Kim Semyan is a serious nature-lover. You can tell this because she’s able to find a soft spot for even the most hated and dreaded of creatures.


          “I believe every creature on this Earth has a purpose,” she says. “Even the mosquitoes, and I hate mosquitoes. I’d nuke them if I could.”


          She pauses, second-guessing her own words.


          “But then what would frogs eat? And what’s the main staple of a purple marten? Mosquitoes.” 


          Spend any time with Semyan, and you’ll hear lots of interesting minutiae about critters and plants. What’s the only bird that can walk backward? Woodpeckers, she’ll convey with wonder, and then go on to wax poetic about the aphid-devouring powers of ladybugs. Take a tour of her yard and she’ll point out which greenery is for nesting, which is for cover, which provides food and which are larval host plants.


She knows the natural order of everything in her yard, and that’s no small feat considering it’s filled with upward of 50 varieties of flowers, plants, shrubs, trees and vines, almost all of which are Texas natives. It’s because of this diversity that the National Wildlife Federation and Texas ’ Parks and Wildlife Department recently named Semyan’s yard a Best of Texas Backyard Habitat. Of 44 yards chosen to receive this honor in Texas, only two were Dallas landscapes. 


          Somewhat surprisingly, Semyan and her husband, John, have only lived in their Preston Hollow home a short time. They moved here three years ago after a stint in Stonebriar. It was there that Semyan, who shows horses and also volunteers at the Heard Museum ’s Raptor Center , was inspired to create an urban habitat.


          In Stonebriar, the Semyans lived in new development near the tributary of a large creek. Their neighborhood had something called a riparian zone, simply defined as the transitional area between aquatic and terrestrial space — a creek bed that is sometimes wet, sometimes dry. In the last few decades, riparian areas have received increased attention for the important role they play in the environment and for their rich ecological diversity.


          “Our HOA didn’t know what to do with it [the riparian area],” Semyan says. “They thought only in terms of a manicured landscape, so they would weed whack the whole thing down to the dirt. But heavy rains would come, and the water would come flying through there, and it would just tear the dirt away because it had nothing to hold it up on banks. So the banks started falling in. We found after about 18 months the erosion was horrendous.”


          Trying to save the creek bed, Semyan started a newsletter called the Riparian Review, aimed at explaining the ecosystem’s value to her neighbors.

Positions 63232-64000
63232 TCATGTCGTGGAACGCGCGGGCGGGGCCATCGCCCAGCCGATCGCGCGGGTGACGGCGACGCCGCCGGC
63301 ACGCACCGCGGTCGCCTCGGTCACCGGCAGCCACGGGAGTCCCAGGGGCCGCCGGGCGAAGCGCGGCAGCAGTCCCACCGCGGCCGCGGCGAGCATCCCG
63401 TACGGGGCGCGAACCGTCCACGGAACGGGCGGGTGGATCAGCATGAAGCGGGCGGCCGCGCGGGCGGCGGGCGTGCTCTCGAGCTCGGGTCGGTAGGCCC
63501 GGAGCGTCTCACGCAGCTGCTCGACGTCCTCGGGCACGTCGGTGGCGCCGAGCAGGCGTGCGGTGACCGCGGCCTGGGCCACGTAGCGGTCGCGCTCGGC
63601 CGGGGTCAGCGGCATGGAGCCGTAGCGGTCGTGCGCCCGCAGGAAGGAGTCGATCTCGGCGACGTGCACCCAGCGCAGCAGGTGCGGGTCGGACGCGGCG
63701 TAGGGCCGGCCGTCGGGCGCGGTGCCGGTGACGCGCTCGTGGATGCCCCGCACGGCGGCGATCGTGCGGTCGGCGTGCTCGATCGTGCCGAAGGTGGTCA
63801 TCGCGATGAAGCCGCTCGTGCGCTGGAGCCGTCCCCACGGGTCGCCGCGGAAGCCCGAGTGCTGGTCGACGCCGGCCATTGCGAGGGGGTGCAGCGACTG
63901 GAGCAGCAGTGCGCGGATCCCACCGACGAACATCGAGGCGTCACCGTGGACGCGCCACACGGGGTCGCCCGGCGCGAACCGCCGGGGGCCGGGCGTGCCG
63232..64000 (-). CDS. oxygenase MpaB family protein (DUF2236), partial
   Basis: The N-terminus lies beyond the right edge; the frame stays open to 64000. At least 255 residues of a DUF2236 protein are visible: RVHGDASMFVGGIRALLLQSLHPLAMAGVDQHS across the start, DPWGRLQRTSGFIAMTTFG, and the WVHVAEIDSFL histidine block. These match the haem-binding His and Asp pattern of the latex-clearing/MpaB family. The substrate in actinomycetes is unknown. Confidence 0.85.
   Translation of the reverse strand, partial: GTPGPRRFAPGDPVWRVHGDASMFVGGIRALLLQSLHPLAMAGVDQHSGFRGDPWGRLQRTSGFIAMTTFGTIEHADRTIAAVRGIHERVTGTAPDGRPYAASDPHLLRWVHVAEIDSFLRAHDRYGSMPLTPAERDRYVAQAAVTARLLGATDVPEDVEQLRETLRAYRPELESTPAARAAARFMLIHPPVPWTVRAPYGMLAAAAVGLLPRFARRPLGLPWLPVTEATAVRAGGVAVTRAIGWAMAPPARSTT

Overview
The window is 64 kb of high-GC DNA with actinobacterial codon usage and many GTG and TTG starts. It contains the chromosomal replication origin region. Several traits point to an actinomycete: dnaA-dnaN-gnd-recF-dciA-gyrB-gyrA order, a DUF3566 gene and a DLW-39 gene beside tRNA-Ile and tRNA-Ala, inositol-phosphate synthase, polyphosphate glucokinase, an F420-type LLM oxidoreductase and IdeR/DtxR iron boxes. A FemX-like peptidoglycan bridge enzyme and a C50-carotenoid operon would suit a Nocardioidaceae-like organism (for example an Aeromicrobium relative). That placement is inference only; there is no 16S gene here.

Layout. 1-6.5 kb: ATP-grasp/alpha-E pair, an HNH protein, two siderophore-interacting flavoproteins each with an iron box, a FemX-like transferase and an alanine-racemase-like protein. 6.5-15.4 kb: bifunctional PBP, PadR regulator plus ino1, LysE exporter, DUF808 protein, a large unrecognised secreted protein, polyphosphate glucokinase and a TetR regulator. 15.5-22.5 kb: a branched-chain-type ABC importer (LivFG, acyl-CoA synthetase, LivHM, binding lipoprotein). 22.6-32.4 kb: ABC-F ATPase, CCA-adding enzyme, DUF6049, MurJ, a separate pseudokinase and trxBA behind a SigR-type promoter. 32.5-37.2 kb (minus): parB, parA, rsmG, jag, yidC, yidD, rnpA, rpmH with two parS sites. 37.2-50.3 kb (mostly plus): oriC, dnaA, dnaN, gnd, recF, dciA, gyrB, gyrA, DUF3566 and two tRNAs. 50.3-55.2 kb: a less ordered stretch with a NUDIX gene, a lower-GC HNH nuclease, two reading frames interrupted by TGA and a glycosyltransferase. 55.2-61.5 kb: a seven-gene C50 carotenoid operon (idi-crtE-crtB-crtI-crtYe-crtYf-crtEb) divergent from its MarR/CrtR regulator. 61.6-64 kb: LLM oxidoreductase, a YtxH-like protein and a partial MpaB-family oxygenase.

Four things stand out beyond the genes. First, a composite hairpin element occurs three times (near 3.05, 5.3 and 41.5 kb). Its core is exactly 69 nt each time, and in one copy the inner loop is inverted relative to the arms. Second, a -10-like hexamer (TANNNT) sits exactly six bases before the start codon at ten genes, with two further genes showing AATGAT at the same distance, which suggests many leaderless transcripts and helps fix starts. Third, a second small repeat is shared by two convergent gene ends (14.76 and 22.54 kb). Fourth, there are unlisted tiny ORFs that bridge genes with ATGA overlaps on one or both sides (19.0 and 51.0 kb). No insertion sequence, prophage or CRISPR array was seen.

“What I was doing,” she says now, “was educating myself.”  


          “I wrote the newsletter trying to educate people, trying to tell them that that space shouldn’t be treated like all the other places around the area of Stonebriar, in terms of environment and water usage and all that good stuff,” she says. “And in the process of trying to do the newsletter, I wrote special articles on things like Johnson grass, willows, poison ivy.


          “And the more I got into it, the more I changed my own landscape. And I thought: If I ever have a chance to do my own landscape from the very ground up, I’m going to do it with the idea to make it a wildlife habitat.”


          She got that chance when she and John took one of their frequent Sunday drives into the Preston Hollow area to look at new construction. They stopped outside a lot where only a frame had been put up, talked to the builder, saw the plans and were so impressed they decided to buy.


          When they started on the yard with the help of their landscape designer, Carol Feldman, it was a blank slate. One of the first decisions they made was to plant a 125-year-old Mexican Plum Tree, salvaged from a site near Prosper, Tex.


“It’s kind of like a legacy tree,” Semyan says. “When my arborist saw it, he said: That’s the biggest Mexican Plum I’ve ever seen in my entire life.”


Today, the tree sits in the middle of a berm in the front yard, thriving and surrounded by flowering plants and shrubs such as Lantana (for bees and butterflies), Cigar Plant (“a hummingbird magnet”), Lindheimer Muhly Grass (a cover plant for birds) and many more.


          The shaded backyard includes the greatest variety of flora and also a fountain where birds congregate. On the side of the house is a water garden that hosts goldfish, frogs, toads and attracts brilliantly colored dragonflies.


The application process to become a Best of Texas Backyard Habitat was extensive, Semyan says.


“It was a lot of work. You have to tell exactly what’s been planted, what it does, and when it does it. They want to see a diversity of things.


“Everything in our yard has a purpose,” she says.


But despite her words, her yard, her volunteer work and her past activism, Semyan maintains she’s not an environmentalist.


“I admire them very much, but I don’t think I am one,” she says. “I’m environmentally sensitive, and I bitch about development and preach and preach and preach — by destroying habitat, which we are gradually doing, we’re destroying the Earth.


“But,” she maintains, “I’m not an environmentalist. I’m a nature lover.”



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